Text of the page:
20 November 2015
Below are our top reads from the last seven days of industry news*. Every Friday we'll publish our picks from industry developments, stories and announcements right here so you can keep you up to date with what's happening in payments here and overseas.
If you'd like to have our top reads emailed to you every Friday, let us know by emailing firstname.lastname@example.org
Jenny from the blockchain
Ok, so we may not have sighted J. Lo in Vegas last month while at Money 20/20, but blockchain was a hot topic at this international fintech conference. Reflecting on that trip, we thought it was timely to compile and share what we’ve learned about blockchain tech and its potential application in financial services. This is definitely a topic we should all be watching. Read our article The rise of blockchain here.
New research evaluates real-time payment systems
A recently released SWIFT Institute report is proposing a retail payment system that is a mash-up of a real-time gross settlement system and a deferred net settlement system. The model, which many countries have already introduced, uses 'priority queuing' which determines the point at which a transaction will be settled based on factors such as the transaction value.
TapMe launches in New Zealand
TapMe, soon to be available here at home, will enable consumers to use their phone to tap or scan at retail stores for instant access to key product information without the need to download an app or visit a website. The TapMe tags can be easily applied to most surfaces and work using NFC chips.
The state of global fintech
A new generation of financial tech companies has led to more ways to pay than ever before, and the payment sector attracted USD1.6bn investment last year. In the very short term we can expect the best to thrive on their own, the best of the rest to get snapped up in a play for customers and geographical footprint, and some to fail. This infographic shows just how much fintech has evolved over the last year.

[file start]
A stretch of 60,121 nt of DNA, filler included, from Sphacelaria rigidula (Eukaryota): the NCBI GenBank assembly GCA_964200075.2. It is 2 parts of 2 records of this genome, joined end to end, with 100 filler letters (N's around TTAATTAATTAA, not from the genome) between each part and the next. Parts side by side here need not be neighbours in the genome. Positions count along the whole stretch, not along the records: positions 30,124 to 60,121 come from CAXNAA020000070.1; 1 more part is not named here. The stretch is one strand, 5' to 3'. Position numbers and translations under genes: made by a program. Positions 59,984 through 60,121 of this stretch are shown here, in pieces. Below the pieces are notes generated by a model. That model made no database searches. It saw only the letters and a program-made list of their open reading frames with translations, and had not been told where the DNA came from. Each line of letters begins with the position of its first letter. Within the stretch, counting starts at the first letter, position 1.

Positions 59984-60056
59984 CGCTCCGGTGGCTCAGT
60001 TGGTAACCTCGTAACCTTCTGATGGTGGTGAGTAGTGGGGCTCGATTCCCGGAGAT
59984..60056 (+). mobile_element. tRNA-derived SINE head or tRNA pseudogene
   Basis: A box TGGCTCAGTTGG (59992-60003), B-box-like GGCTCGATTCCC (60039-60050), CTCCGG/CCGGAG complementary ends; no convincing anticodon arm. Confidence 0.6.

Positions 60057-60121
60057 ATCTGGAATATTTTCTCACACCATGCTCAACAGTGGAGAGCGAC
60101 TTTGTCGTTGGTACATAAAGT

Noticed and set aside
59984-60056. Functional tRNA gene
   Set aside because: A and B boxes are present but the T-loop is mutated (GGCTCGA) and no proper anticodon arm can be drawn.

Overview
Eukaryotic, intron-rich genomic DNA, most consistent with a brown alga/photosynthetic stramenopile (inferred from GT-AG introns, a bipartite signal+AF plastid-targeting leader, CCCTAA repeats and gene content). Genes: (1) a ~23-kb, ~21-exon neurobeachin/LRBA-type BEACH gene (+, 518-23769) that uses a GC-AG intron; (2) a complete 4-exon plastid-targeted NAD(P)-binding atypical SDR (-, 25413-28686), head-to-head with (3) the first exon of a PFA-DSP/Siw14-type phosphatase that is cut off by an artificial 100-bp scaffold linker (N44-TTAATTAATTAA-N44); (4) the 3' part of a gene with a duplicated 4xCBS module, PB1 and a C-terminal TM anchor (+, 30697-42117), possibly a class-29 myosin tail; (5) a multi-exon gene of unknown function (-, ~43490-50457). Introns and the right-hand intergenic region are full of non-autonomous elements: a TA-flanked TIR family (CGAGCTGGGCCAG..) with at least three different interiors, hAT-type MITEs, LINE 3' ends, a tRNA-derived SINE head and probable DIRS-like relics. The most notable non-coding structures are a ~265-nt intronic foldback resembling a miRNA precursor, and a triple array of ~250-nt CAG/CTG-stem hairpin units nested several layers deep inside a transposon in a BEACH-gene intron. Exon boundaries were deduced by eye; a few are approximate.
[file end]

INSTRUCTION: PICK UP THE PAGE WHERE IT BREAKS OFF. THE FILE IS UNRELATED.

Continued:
Ideas out of Iceland
An Icelandic startup is looking at how it can work with banks to develop personalised offerings to customers. Meniga’s software displays advertisements for everything from grocery stores to clothing within its online banking functions. This allows advertisers to reach an audience without interrupting their banking.
Blockchain tech for voting?
US voting machines could become obsolete as blockchain technology looks to replace the older systems which are vulnerable to hacking. Voters will register as normal, and the ballots would need three QR codes. One code would be for the blockchain address, the second for the ballot ID and the third for the election ID. The voting machine would scan these QR codes and send “vote units” to the candidate selected. Each candidate will have a unique address, similar to a Bitcoin wallet.
Yuan to become common currency of trade
The Yuan will join other top global currencies in the International Monetary Fund's benchmark foreign exchange basket in October 2016. This follows a flurry of reforms set to liberalise Chinese markets and also help the Yuan meet the IMF's checklist.
Pressure put on US banks to use PINS
In order to reduce card fraud, big US financial institutions are being urged by US attorney generals, to introduce PINs with new chip card technology. While other countries have already moved to PINs, the US has stuck firmly with signatures.
It’s Fraud Awareness week
This week is Fraud Awareness Week, putting a focus on raising awareness about the underhanded practices scammers use and what you can do to protect yourself. See Consumer NZ’s Sue Chetwin’s Top Five tips for keeping safe from scammers here in NZ.
*These articles cover a range of topics from broad payments industry news here and overseas. They do not represent the views of Payments NZ and are not endorsements.